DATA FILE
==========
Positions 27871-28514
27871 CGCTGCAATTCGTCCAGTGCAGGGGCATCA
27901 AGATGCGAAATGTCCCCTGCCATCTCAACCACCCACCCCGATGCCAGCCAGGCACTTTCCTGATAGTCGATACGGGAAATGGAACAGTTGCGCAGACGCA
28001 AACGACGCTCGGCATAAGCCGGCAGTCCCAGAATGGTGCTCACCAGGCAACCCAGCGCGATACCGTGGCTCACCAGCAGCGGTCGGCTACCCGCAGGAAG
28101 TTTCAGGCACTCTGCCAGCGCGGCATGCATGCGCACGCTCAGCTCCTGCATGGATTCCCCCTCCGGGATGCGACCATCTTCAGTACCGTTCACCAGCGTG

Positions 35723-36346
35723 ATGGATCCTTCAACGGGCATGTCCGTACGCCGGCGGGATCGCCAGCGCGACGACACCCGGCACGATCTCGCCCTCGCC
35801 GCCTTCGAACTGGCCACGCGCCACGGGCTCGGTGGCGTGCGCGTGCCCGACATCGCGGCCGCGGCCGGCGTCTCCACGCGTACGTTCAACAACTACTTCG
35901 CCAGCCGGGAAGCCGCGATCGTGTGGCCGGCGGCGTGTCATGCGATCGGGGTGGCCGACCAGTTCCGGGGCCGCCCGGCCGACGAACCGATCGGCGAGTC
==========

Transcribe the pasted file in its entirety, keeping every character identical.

Positions 27871-28514
27871 CGCTGCAATTCGTCCAGTGCAGGGGCATCA
27901 AGATGCGAAATGTCCCCTGCCATCTCAACCACCCACCCCGATGCCAGCCAGGCACTTTCCTGATAGTCGATACGGGAAATGGAACAGTTGCGCAGACGCA
28001 AACGACGCTCGGCATAAGCCGGCAGTCCCAGAATGGTGCTCACCAGGCAACCCAGCGCGATACCGTGGCTCACCAGCAGCGGTCGGCTACCCGCAGGAAG
28101 TTTCAGGCACTCTGCCAGCGCGGCATGCATGCGCACGCTCAGCTCCTGCATGGATTCCCCCTCCGGGATGCGACCATCTTCAGTACCGTTCACCAGCGTG

Positions 35723-36346
35723 ATGGATCCTTCAACGGGCATGTCCGTACGCCGGCGGGATCGCCAGCGCGACGACACCCGGCACGATCTCGCCCTCGCC
35801 GCCTTCGAACTGGCCACGCGCCACGGGCTCGGTGGCGTGCGCGTGCCCGACATCGCGGCCGCGGCCGGCGTCTCCACGCGTACGTTCAACAACTACTTCG
35901 CCAGCCGGGAAGCCGCGATCGTGTGGCCGGCGGCGTGTCATGCGATCGGGGTGGCCGACCAGTTCCGGGGCCGCCCGGCCGACGAACCGATCGGCGAGTC